Is China’s Resilience Enough to Attract New Investors?

 

“An idea is a point of departure and no more. As soon as you elaborate, it becomes transformed by thought.” — Pablo Picasso

 

Last week saw investors exposed to a broad swath of noise from a number of diverse sources, and the bottom line was that Wall Street pretty much ended the week close to where it had begun.

With a mixed bag of Q3 earnings announcements, a positive U.S. manufacturing report, and continued ambiguity by the Fed in terms of announcing any definitive date for the start of tapering its $85 billion-per-month bond purchase program, Wall Street seemed to offer a little something for Bulls and Bears alike.

And, with no clear direction or strong impetus either way, the year’s primary uptrend remained mostly intact, if due to nothing more than inertia.

The Dow Jones Industrial Average (DJIA) ended in the black by the thinnest of margins as it ended the week up a mere 0.3%. The S&P 500 Index (SPX) made it into the plus column as well, but just barely, as the benchmark index gained 0.1%.

Meanwhile the Nasdaq Composite (COMP) landed in the red zone, shedding 0.5% for the week.

What is more worthy of note, however, would be the bottom line for the equity market in October.

The Dow climbed 2.8% for the month, while the Nasdaq ended up adding 3.9%. The best performer of the lot was the SPX, which ended up 4.5% for the month. And, as of week’s end, SPX was up 23% year-to-date.

While Wall Street has performed exceptionally well for the bulk of 2013, a number of other global markets have had difficulty keeping up with Uncle Sam.

China for example has seen its economy struggle for the first half of the year, though it seems to have rebounded nicely over the last few months.

FXI (iShares China Large-Cap ETF), which tracks the FTSE China 25 Index and is composed of the largest companies in China, can be regarded as something of a proxy for that country’s equity market. It has gained over 20% since mid-June, when fears of a banking liquidity crisis swept over investor sentiment.

However, that situation seems to have been adequately diffused by the powers that reside in Beijing, and, aside from a mid-October blip of renewed concern focused on credit issues, China’s equity market continues to reflect a renewed sense by investors that the government is doing most of the right things to keep the world’s second largest economy on a reasonable path of growth.

While China’s leaders readily acknowledge that the days of double-digit growth are no longer on the immediate horizon, the consensus estimate is that China’s GDP will increase by a reasonable 7.6% in the coming quarter.

And, of some significance, with both the manufacturing and non-manufacturing sectors showing improvements in a pair of reports last week, China’s leaders may be able to recommend implementation of bolder economic reforms at next week’s internal summit.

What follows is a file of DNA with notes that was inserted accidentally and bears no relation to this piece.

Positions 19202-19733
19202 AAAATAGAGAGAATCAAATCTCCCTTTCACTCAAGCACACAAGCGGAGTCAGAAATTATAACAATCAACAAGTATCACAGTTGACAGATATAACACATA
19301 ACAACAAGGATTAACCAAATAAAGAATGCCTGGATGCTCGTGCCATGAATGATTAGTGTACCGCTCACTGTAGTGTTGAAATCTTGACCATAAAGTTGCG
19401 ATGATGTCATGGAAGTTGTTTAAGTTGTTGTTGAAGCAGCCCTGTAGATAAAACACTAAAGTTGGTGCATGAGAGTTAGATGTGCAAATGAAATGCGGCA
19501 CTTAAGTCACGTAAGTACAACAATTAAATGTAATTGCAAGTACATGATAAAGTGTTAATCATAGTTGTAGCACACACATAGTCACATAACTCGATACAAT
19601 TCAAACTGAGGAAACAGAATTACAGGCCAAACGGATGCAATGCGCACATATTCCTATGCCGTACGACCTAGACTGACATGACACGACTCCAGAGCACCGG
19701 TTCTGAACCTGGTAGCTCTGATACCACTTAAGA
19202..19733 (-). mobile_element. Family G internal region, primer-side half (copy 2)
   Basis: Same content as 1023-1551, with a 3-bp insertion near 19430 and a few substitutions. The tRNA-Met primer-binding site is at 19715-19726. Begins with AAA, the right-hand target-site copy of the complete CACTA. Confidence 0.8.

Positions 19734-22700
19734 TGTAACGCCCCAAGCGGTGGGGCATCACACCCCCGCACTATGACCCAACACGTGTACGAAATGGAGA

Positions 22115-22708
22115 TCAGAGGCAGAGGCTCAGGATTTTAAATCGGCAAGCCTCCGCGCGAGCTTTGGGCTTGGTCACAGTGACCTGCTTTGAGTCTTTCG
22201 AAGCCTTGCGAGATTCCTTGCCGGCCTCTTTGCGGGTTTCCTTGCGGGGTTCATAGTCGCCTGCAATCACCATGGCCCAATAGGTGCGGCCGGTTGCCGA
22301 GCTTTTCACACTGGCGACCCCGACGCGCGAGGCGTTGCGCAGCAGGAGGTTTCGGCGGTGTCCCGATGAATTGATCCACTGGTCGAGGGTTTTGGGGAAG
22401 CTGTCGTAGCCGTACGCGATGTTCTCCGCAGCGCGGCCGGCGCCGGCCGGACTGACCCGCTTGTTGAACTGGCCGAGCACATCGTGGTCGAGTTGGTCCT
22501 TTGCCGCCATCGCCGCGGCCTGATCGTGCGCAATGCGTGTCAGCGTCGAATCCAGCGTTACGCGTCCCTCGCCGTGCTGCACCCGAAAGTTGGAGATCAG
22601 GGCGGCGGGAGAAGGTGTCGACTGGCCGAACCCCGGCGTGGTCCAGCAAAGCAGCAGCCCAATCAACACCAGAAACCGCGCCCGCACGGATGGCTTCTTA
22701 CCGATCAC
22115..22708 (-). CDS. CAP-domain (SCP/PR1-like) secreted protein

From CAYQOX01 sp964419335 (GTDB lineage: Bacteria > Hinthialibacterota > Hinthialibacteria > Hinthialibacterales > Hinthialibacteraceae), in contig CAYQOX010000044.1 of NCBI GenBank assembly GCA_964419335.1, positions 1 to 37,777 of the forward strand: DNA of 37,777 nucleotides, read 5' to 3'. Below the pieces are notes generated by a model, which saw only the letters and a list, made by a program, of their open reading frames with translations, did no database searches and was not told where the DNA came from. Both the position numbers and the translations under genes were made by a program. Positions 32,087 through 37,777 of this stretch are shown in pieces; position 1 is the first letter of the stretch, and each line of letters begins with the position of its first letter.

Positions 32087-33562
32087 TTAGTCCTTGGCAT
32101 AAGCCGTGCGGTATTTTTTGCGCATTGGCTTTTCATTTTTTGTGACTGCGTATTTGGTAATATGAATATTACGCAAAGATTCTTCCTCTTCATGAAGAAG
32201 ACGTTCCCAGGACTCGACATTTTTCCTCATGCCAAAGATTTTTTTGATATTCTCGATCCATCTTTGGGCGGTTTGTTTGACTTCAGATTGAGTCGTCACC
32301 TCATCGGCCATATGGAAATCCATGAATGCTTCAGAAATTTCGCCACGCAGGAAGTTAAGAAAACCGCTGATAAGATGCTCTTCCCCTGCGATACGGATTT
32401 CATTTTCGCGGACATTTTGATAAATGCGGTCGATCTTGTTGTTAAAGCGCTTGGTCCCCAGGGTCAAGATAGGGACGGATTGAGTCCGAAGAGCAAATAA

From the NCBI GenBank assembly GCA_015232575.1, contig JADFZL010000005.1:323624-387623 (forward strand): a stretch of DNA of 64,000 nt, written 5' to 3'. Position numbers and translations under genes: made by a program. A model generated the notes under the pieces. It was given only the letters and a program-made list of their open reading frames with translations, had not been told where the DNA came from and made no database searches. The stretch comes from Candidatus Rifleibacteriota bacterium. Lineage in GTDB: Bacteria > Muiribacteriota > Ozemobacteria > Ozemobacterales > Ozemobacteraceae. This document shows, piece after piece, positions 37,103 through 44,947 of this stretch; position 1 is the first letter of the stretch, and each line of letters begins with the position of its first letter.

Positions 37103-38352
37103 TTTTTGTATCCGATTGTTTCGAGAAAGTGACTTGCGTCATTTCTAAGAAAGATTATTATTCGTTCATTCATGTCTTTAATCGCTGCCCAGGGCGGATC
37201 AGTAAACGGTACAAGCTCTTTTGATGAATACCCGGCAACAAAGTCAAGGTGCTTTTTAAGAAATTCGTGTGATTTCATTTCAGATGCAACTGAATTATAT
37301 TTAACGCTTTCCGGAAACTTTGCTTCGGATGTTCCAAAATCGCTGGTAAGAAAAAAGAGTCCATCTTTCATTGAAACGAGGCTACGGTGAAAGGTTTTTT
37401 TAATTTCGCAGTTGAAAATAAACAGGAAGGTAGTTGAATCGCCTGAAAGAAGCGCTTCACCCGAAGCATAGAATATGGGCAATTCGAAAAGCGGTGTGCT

And in terms of retaining market momentum, its leaders may feel they can keep a fairly loose hand on the economic reigns, at least in terms of retaining some of the small stimulus measures currently in place.

For investors, opportunity remains, as long as China’s government doesn’t allow its fear of increased unemployment numbers to overshadow the need for an increase in growth-stifling regulation.

What The Periscope Sees

The Sabrient SectorCast ETF Rankings rate each of the ten U.S. industrial sector iShares (ETFs) by Sabrient’s proprietary Outlook Score and revised on a weekly basis.

This week, the Financial Sector takes the top spot, breaking a multi-week streak held by the Technology Sector, which fell in the rankings due to a souring of investor sentiment towards the sector.

Presented here is the current list of some of the top performing Financial Sector ETFs year-to-date, as of the last week of October:

KIE — SPDR KBW Insurance ETF, +35.52

FXO — First Trust Financial AlphaDEX Fund, +31.65%

IYF — iShares Dow Jones US Financial Sector Index Fund, +25.39%

XLF — SPDR Financial Select Sector Fund, +25.81%

VFH — Vanguard Financials Index Fund, +24.34%

ETF Periscope

Full disclosure: The author does not personally hold any of the ETFs mentioned in this week’s “What the Periscope Sees.”

Disclaimer: This newsletter is published solely for informational purposes and is not to be construed as advice or a recommendation to specific individuals. Individuals should take into account their personal financial circumstances in acting on any rankings or stock selections provided by either Daniel Sckolnik or Sabrient. Neither Daniel Sckolnik nor Sabrient makes any representations that the techniques used in its rankings or selections will result in or guarantee profits in trading. Trading involves risk, including possible loss of principal and other losses, and past performance is no indication of future results.